Drain the lactates of the sore muscles
and let the limbs be sucked by gravity
into the soft cloud-like plushness,
water filling up a dry pond.
Open your pockets full of unspent steam
and blow it off in smoke
of deep calming breaths.
Float as light as god
as the kettle whistles, let it.
LAWRENCE FERLINGHETTI STILL ALIVE!
by Louise Carson
Yes, he’s ninety-three,
the man who wrote Poetry as Insurgent Art.
He can’t stop living
or start dying,
or maybe he’s been balanced between for so long,
it’s an easy tightrope to walk
through July’s soft breezes.
Such striving, deriving from or out of what?
Only he can guess, the rest of us must wonder, envy,
and wish for him, ourselves, such continuous ending
(Lawrence Ferlinghetti: b. March 24, 1919, d. Feb. 22, 2021)
SEEING ALLEN GINSBERG
by Michael Mintrom
You shimmer still in this space of dreaming.
Between Rosh Hashana and Yom Kippur,
I saw you at a human rights convention,
a panel on the military and masquerade,
making connections back to Abu Ghaib,
the perversion of power and sodomy.
Let compassion be the measure of life.
Driving the Long Island Expressway,
between Huntington and Highway 61
across from the Walt Whitman Mall
I found you in the metaphor landfill,
grubbing for treasure, Bob Dylan holding the bag.
The spiritual life appeared that day
disguised as a blue commuter train. Saint of words,
I admire most your inner peace.
Between Mondrian’s Broadway Boogie Woogie
and the decade of assassinations,
when the pure products of America
did indeed go crazy, I spotted you
checking labels in a drugstore,
there on the edge of Alphabet City,
a thousand shirts hanging out, jazz playing.
Between the missile silos of Arkansas
and the Lawrence Livermore Labs,
I spied you in a truck stop, Kingman,
Barstow, where long-kept secrets pass
from mothers to daughters, fathers to sons,
the lonely freeway where the turbines spin.
by Katerina Fretwell
Jack’s and my trek took a strange turn, waylaid
by the mystic Pacific Highway’s slow progress,
and a flag-flapper who refused to sell me film.
At last, we drove over the Golden Gate Bridge,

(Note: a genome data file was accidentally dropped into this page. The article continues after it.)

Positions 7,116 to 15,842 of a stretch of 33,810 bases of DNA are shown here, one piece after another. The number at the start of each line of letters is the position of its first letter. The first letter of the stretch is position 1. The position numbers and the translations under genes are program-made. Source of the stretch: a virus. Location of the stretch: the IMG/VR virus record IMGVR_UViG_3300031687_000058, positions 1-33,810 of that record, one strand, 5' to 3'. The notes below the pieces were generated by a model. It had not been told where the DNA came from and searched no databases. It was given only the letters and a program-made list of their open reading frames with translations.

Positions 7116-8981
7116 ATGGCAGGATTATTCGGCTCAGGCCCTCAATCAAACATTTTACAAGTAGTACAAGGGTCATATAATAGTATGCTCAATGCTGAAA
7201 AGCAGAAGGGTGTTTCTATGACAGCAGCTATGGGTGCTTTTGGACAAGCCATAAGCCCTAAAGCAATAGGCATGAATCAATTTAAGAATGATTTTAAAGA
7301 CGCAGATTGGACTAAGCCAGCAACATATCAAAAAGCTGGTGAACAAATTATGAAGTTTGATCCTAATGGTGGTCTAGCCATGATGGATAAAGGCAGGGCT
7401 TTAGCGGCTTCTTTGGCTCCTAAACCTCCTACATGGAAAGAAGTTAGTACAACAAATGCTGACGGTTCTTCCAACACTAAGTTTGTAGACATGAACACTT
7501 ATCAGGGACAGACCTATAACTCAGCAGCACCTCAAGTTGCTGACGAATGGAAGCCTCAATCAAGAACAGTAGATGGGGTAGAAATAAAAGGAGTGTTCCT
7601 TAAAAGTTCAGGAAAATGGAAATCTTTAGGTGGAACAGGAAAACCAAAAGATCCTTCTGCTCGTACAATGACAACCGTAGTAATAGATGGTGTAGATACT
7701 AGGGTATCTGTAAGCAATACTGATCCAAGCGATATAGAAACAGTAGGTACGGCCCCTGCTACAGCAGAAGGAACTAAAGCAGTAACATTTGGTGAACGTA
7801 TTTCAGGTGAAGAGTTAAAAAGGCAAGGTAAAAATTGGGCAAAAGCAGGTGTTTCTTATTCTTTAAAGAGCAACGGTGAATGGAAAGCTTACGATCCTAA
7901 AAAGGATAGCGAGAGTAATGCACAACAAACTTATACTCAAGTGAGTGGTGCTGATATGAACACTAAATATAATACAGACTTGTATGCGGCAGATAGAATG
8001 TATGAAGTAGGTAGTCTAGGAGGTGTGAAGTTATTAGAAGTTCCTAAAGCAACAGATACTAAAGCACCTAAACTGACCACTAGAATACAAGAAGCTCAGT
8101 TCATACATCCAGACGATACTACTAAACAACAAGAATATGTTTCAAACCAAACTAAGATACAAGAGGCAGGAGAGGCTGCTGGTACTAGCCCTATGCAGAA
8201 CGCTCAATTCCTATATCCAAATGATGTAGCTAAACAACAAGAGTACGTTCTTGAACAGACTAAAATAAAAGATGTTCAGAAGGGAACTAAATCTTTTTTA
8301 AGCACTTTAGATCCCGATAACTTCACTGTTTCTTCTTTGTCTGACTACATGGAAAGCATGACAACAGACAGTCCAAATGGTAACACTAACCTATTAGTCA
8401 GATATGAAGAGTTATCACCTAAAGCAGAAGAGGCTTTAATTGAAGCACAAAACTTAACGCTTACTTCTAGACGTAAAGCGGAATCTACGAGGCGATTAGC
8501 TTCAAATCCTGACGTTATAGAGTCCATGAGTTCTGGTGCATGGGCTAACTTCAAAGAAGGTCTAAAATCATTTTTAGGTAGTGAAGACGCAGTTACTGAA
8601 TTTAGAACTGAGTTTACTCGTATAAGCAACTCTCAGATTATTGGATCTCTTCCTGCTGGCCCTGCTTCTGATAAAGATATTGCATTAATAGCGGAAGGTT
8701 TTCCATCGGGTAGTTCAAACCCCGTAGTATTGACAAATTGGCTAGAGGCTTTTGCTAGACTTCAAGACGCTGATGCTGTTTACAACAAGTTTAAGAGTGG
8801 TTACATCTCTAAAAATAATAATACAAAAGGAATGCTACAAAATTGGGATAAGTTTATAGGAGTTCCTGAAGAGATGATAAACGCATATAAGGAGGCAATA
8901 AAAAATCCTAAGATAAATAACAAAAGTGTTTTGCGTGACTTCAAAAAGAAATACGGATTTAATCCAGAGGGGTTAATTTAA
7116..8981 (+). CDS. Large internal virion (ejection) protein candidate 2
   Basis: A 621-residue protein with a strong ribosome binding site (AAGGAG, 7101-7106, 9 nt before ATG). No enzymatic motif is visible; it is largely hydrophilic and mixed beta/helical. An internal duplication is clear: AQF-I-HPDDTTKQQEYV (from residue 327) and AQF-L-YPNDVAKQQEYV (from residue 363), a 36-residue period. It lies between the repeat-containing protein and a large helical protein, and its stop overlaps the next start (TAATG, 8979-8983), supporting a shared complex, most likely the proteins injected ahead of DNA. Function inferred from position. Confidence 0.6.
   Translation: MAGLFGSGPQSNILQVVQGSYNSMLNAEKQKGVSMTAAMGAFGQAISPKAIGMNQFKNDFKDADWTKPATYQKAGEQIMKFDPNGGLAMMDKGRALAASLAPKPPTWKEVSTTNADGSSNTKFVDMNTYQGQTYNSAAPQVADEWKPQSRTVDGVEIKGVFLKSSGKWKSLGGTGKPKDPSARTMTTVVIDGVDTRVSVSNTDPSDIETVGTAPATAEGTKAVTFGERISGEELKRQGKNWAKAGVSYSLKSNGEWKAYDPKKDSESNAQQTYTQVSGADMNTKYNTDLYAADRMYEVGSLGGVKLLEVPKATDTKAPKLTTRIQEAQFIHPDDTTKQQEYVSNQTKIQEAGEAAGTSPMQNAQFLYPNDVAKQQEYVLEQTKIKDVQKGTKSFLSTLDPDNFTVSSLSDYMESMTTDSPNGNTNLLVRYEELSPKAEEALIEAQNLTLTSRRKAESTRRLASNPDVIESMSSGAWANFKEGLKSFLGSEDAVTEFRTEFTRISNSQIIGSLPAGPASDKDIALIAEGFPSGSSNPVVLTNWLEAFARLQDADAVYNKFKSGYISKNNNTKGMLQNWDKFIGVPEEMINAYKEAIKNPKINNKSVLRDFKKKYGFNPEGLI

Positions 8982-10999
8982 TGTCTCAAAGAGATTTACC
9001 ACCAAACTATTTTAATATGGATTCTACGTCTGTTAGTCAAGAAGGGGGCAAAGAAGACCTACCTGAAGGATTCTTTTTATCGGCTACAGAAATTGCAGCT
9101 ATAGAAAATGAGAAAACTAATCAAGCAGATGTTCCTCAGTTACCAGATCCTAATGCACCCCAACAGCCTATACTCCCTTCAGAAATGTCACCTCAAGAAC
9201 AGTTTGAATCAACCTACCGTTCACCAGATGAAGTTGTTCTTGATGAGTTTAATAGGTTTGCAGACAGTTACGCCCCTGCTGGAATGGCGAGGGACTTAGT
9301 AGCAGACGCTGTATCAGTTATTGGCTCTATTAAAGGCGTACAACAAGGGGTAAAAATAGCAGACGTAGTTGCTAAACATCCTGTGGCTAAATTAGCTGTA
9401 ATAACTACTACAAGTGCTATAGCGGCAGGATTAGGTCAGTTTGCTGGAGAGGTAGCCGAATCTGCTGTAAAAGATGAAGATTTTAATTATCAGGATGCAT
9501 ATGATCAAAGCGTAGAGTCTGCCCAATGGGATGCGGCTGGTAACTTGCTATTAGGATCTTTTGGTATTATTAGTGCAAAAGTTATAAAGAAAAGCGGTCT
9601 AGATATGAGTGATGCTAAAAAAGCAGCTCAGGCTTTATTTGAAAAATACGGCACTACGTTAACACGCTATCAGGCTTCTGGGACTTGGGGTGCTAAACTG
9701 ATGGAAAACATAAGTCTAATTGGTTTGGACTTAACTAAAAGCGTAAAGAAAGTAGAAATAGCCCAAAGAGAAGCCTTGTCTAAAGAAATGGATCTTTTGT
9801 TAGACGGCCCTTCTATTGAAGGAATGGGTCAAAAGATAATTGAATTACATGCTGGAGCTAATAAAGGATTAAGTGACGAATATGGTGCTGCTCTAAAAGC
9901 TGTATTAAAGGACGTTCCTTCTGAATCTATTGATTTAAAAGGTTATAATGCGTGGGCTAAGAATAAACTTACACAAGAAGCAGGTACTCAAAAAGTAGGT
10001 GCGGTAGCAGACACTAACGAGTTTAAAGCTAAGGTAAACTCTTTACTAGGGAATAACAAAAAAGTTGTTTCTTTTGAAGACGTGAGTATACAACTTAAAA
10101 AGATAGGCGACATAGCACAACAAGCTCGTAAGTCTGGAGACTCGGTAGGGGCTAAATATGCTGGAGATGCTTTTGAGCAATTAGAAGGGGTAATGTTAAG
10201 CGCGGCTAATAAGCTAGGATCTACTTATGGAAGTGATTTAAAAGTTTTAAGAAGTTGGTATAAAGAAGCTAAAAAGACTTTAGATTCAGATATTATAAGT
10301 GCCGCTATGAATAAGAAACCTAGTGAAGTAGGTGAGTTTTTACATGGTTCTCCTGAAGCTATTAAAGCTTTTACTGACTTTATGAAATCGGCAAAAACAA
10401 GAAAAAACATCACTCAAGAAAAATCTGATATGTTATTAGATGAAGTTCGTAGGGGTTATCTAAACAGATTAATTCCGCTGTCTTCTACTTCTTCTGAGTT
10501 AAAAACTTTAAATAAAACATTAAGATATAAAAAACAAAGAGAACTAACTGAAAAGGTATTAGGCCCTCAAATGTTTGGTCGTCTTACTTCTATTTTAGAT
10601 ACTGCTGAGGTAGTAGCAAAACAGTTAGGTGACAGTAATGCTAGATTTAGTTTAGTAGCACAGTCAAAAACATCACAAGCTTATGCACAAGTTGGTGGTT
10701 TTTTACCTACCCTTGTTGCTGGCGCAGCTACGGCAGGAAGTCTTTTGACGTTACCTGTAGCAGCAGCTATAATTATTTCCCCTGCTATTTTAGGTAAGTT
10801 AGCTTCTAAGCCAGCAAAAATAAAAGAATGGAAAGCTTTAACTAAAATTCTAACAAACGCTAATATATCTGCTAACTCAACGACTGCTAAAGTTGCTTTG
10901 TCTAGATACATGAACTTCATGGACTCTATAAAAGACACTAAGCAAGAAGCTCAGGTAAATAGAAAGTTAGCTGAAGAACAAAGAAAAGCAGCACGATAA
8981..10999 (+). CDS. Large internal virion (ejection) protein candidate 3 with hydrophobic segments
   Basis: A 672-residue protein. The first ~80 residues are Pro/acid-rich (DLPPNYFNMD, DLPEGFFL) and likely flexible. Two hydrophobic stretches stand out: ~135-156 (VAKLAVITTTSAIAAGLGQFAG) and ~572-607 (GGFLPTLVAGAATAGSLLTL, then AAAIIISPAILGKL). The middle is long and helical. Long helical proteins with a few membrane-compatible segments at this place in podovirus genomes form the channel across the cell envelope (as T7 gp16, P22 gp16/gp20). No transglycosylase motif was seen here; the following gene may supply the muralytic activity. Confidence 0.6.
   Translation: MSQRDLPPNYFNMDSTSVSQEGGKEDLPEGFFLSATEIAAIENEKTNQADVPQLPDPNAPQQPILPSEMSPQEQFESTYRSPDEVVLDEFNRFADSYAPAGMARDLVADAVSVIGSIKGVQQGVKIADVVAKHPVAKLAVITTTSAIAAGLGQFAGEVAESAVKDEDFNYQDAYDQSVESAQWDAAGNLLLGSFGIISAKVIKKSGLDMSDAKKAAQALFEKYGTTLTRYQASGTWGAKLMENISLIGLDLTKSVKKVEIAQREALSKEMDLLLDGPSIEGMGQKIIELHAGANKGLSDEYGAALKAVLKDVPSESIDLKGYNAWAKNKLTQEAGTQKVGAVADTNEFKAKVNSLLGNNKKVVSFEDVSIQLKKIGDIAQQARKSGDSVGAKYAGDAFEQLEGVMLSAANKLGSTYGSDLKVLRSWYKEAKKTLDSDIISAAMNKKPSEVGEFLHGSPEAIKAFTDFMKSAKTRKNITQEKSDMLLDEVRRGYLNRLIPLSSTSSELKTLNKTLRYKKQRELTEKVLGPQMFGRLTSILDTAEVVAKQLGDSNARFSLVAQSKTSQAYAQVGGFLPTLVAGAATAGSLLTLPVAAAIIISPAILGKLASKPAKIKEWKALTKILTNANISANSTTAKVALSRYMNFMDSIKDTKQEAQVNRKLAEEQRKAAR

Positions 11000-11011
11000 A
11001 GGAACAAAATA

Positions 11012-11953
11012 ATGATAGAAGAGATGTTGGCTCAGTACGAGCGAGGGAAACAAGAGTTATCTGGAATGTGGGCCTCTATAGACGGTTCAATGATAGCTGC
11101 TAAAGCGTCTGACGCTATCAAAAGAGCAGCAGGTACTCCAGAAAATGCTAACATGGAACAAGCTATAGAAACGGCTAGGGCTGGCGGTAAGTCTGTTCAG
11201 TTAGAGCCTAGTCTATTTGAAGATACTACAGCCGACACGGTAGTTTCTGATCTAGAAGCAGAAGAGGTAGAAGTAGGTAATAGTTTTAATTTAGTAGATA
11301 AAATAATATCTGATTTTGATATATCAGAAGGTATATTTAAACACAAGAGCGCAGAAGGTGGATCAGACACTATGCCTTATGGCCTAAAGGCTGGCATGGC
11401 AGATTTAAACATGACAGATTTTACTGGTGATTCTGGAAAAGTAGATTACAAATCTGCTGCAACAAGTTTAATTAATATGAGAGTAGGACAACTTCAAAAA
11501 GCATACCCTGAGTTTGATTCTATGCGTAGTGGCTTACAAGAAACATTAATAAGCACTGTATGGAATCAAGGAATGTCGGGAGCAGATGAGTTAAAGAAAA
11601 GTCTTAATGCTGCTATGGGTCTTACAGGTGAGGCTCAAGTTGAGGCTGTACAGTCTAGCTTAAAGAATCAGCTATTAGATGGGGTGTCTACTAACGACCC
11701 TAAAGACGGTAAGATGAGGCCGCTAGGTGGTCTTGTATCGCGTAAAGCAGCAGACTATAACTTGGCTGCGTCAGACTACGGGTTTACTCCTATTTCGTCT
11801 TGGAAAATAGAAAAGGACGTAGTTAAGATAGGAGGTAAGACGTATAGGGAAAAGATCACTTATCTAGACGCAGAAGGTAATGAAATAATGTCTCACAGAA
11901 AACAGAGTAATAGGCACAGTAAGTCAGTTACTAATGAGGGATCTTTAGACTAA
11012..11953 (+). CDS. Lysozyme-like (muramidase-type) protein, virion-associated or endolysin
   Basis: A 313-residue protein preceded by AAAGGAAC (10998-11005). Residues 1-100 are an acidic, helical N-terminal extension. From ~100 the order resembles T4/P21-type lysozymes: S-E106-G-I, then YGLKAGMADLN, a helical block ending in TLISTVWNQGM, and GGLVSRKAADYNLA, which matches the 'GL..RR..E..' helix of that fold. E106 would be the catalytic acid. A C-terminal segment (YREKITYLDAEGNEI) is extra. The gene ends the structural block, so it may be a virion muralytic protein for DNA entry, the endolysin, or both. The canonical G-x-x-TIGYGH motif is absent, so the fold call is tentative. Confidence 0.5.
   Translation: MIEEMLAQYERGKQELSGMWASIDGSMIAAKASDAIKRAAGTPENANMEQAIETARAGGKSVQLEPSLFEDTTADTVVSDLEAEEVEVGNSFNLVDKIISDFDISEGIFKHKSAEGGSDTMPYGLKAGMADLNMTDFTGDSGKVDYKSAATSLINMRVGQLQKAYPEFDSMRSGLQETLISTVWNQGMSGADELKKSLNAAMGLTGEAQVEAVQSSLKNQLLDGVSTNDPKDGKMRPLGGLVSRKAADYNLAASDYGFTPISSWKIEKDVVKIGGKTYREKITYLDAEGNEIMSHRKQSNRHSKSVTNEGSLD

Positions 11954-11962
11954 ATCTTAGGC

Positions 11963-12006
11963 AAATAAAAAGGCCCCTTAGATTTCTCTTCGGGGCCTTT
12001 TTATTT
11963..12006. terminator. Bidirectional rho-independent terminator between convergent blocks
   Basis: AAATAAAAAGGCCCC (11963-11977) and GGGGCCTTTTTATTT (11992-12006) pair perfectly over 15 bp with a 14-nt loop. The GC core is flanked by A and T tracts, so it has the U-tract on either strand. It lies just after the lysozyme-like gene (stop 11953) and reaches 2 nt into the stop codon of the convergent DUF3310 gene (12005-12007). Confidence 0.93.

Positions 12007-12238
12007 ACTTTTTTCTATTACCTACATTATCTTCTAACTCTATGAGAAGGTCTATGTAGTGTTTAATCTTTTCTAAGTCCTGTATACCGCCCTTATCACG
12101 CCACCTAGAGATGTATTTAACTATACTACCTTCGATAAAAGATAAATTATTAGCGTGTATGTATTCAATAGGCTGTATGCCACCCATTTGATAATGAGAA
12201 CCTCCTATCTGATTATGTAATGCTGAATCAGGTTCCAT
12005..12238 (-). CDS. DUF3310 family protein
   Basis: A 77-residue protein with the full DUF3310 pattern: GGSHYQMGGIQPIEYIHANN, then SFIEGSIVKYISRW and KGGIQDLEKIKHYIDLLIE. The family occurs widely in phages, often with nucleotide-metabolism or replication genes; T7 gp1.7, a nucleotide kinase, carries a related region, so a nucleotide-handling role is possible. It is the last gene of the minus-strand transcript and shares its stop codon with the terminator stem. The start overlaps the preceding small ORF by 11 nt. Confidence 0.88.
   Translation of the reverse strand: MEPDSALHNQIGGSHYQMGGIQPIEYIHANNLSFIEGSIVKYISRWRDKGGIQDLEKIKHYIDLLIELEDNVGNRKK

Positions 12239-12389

leaving us Just One Day to know San Francisco.
We compressed the sights into a bus tour
and I groaned as City Lights Bookstore flashed by.
One consolation: a black man sprayed silver,
in top hat and tails at Fisherman’s Wharf,
denounced the Iraq War to loud applause,
not just us Canucks, Yankees clapped too.
The Beats would dig this scene, flooding my recall:
Cassady criss-crossing consciousness; Kerouac still
a Francophone; Waldman dancing The Village
into San Fran; di Prima parenting poems and kids.
Ferlinghetti’s Coney Island minding City Lights;
Ginsberg swinging his harmonium to Monk’s keys;
Rinproche Trungpa beaming from Naropa.
My one day swans outward, past Bay and borders,
in an orgy of limitless recollections.
After the Beats, before the Hippies, I arrived
as World War 2 turned. Namaste: my soul greets yours.
SEARCHING FOR SUZANNE
by Carrie Magness Radna
“Suzanne takes your hand to a boat by the river…”
Judy Collins’s version transported me thousands of miles
to whatever river M. Cohen was trying to describe,
and to the heavenly girl who gave him tea and oranges “all the way from China.”
Are there still junk boats from China?
Will they sail me away from my junked-up house?
Mom and Dad aren’t bad people; they just don’t clean-up,
& they don’t mind when I play songs on the Hi-Fi over & over again.
Suzanne was one of Mom’s favorites; we sang along with Judy Collins a lot.
Years later, when my chocolate alto tone took shape,
I heard the original version with Leonard. He was still young and finding his voice—
not yet using the throbbing bass tone of Everybody knows and I’m your man.
Besides, Suzanne would have never taken me down to the river,
where a certain Jesus or Jésus
may have walked on the water after a big sail across the ocean—
No, no sailing for me.
I was in the prairies during the ‘70s,
and I was way too young to be shopping at the Salvation Army Store all by myself.
But Darling, I was forever changed,
regardless what time it was, or where I was going to end up:
New York City, West Side, by the Hudson—watching the ships as they sailed by,